Analyzing the optimization variables of CMA-ES's solution trajectories shown in Fig. A2 indicates that most solutions use a small boundary offset, moderate boundary spacing, a northeasterly turbine grid angle, and tightly packed turbine rows. Solution solar configurations generally had moderate (near-square) aspects, although some such as the layout shown in Fig. 7e are wide along the east–west (*x*) axis and narrow along the north–south (*y*) axis. Given ample space to place the solar capacity, low GCRs were universally preferred by CMA-ES, minimizing internal shading (GCR) losses. Similarly, the optimizer universally finds that large east and west buffer regions around the solar are not required to reduce flicker. From the *x* (east–west) and *y* (north–south) solar position trajectories, we see that many solutions sensibly pack the solar region into the southeast corner of the site. Placing the solar at the southern end of the site eliminates turbine shading and flicker on the solar, but it can also pack turbines closer together into the northern portion of the site; however, other good placements are found by the optimizer, including as shown in Fig. 7e, which places the solar closer to the middle of the site and uses a southern buffer to reduce shading and flicker losses. This alternative arrangement is competitive because it allows the turbines to be spaced farther apart, helping to reduce wake losses. This trade-off would be more salient when using larger solar generation capacities and/or smaller wind capacities, causing the solar region to consume more space relative to wind turbines.

The experimental site optimization code used in this paper is available under the BSD-3-Clause open-source license on GitHub as the NREL Hybrid Optimization and Performance Platform (HOPP) project, https://doi.org/10.11578/dc.20210326.1 (Tripp et al., 2020).

JK supervised and managed the project in which this research was accomplished. DG developed and implemented the objective function, shading model, and flicker models. In doing so, she integrated the optimizer with the system advisor model (Blair et al., 2018). AB's work to map hybrid power production potential was used to identify sites of interest for our experimental runs. CT programmed the optimizer, adapted the optimization problem to be compatible with derivative-free optimization approaches, and designed and implemented the parameterization method presented in this paper. JK, DG, CT, and AB wrote, edited, and contributed to this paper.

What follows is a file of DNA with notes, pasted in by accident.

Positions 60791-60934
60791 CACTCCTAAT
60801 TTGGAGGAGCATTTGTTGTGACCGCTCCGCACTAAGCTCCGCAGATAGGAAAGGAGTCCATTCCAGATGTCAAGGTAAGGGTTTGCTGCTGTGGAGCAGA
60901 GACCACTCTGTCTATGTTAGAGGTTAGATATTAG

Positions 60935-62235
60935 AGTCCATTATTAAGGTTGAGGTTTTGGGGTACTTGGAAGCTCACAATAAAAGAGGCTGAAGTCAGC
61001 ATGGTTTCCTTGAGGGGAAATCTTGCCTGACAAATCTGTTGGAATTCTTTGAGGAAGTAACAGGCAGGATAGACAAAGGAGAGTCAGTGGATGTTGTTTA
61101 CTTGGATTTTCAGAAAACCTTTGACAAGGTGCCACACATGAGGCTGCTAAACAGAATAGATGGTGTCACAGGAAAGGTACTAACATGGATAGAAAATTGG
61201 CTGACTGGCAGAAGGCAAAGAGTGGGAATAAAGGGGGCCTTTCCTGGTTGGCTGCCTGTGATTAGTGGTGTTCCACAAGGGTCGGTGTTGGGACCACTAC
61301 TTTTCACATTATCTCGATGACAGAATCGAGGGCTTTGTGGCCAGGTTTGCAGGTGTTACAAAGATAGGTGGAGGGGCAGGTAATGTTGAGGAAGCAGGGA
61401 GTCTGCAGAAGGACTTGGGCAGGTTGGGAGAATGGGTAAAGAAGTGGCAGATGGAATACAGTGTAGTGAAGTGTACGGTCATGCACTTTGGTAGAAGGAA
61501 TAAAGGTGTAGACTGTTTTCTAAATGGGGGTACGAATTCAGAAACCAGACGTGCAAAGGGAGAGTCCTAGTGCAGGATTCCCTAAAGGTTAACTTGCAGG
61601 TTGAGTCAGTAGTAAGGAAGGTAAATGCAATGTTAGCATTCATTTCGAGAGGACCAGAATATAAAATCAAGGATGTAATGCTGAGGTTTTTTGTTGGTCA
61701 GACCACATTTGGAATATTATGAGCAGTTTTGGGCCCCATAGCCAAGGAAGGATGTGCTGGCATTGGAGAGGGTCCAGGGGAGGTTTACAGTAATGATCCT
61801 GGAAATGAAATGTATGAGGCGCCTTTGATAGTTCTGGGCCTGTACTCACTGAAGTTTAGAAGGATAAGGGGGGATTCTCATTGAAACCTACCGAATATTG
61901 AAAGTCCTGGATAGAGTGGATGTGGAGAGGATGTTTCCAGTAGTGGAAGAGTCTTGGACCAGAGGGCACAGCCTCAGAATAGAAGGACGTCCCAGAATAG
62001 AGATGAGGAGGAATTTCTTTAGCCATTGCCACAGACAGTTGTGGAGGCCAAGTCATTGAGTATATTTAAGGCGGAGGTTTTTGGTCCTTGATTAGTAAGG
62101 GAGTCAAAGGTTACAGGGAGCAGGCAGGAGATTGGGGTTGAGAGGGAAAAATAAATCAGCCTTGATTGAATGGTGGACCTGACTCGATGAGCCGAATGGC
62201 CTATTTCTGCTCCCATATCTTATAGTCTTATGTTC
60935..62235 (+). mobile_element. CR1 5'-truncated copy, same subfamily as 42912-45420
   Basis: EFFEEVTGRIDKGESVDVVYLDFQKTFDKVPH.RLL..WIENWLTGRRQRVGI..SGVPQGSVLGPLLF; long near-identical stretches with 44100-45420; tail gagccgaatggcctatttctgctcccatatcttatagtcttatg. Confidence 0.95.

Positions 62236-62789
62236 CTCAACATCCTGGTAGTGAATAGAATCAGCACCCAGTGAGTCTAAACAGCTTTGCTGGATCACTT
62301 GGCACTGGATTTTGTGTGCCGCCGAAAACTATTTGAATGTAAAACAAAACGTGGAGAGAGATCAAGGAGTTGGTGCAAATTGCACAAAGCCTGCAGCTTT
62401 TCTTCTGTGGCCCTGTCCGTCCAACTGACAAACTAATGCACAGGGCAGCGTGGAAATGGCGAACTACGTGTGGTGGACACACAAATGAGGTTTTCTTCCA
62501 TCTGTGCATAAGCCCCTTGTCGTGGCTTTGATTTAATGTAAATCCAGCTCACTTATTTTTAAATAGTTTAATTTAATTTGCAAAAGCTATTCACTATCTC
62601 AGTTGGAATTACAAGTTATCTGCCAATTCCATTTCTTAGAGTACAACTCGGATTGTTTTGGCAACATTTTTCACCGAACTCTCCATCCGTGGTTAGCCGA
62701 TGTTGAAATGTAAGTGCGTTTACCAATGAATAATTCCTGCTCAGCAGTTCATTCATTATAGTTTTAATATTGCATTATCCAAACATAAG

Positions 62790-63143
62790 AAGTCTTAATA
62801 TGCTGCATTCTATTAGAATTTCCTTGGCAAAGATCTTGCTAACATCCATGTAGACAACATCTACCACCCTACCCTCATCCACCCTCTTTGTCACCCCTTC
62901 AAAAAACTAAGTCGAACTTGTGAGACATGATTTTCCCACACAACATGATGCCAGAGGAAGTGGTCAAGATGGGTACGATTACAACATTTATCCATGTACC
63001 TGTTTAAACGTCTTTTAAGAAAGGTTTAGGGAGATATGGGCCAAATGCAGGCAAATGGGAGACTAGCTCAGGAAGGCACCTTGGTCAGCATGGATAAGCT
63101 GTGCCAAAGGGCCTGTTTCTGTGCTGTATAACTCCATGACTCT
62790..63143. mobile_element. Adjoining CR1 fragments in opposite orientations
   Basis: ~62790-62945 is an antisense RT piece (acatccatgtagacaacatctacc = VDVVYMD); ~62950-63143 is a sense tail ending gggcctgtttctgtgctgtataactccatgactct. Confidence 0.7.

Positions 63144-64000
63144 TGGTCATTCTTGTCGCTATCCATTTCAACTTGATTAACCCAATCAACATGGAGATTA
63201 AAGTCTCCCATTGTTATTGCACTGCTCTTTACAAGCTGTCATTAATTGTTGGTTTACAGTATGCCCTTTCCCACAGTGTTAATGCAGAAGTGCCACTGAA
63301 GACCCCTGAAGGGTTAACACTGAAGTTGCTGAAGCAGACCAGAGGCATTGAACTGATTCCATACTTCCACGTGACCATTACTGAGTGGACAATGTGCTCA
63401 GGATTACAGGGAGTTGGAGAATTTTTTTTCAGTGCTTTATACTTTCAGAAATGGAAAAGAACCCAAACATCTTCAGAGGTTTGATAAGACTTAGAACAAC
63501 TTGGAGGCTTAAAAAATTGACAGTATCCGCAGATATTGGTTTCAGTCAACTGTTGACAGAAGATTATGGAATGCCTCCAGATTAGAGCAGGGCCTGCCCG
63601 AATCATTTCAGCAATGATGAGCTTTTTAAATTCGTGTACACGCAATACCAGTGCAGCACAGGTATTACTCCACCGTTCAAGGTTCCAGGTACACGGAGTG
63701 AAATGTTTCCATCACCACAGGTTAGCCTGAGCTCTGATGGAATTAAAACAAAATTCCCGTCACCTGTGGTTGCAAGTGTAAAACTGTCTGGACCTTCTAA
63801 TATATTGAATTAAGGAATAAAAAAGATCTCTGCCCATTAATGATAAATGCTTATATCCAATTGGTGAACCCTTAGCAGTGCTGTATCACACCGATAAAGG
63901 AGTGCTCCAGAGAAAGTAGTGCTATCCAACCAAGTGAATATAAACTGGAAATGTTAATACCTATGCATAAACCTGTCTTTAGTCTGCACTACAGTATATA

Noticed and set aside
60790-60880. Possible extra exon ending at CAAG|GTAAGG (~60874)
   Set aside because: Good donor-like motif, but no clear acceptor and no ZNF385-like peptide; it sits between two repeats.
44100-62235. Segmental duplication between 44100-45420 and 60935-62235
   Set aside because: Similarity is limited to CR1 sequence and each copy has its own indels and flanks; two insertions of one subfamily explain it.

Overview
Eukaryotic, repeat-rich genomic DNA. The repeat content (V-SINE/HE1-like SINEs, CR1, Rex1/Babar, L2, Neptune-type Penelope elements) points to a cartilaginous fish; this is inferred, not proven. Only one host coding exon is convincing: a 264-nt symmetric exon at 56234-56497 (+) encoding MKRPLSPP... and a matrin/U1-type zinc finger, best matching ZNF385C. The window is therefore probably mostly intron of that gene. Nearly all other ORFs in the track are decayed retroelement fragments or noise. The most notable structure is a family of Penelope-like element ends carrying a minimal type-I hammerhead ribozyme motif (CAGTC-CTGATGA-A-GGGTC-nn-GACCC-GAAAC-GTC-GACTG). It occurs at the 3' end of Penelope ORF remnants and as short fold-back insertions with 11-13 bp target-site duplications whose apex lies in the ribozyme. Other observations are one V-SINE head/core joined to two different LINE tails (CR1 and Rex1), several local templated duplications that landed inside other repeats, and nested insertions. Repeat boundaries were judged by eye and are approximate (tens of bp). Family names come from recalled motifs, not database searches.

The contact author has declared that neither they nor their co-authors have any competing interests.

Publisher's note: Copernicus Publications remains neutral with regard to jurisdictional claims in published maps and institutional affiliations.

This work was authored (in part) by the National Renewable Energy Laboratory, operated by Alliance for Sustainable Energy, LLC, for the US Department of Energy (DOE) under contract no. DE-AC36-08GO28308. Funding provided by the US Department of Energy Office of Energy Efficiency and Renewable Energy Wind Energy Technologies Office. The views expressed in the article do not necessarily represent the views of the DOE or the US Government. The US Government retains and the publisher, by accepting the article for publication, acknowledges that the US Government retains a nonexclusive, paid-up, irrevocable, worldwide license to publish or reproduce the published form of this work, or allow others to do so, for US Government purposes.

This paper was edited by Michael Muskulus and reviewed by Dominic von Terzi, Katherine Dykes, and one anonymous referee.

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- Abstract
- Introduction
- Hybrid plant model
- Optimization methodology
- Experimental results
- Conclusions
- Appendix A: Peering into the black box: interpreting and debugging derivative-free approaches
- Code availability
- Author contributions
- Competing interests
- Disclaimer
- Financial support
- Review statement
- References

- Abstract
- Introduction
- Hybrid plant model
- Optimization methodology
- Experimental results
- Conclusions
- Appendix A: Peering into the black box: interpreting and debugging derivative-free approaches
- Code availability
- Author contributions
- Competing interests
- Disclaimer
- Financial support
- Review statement
- References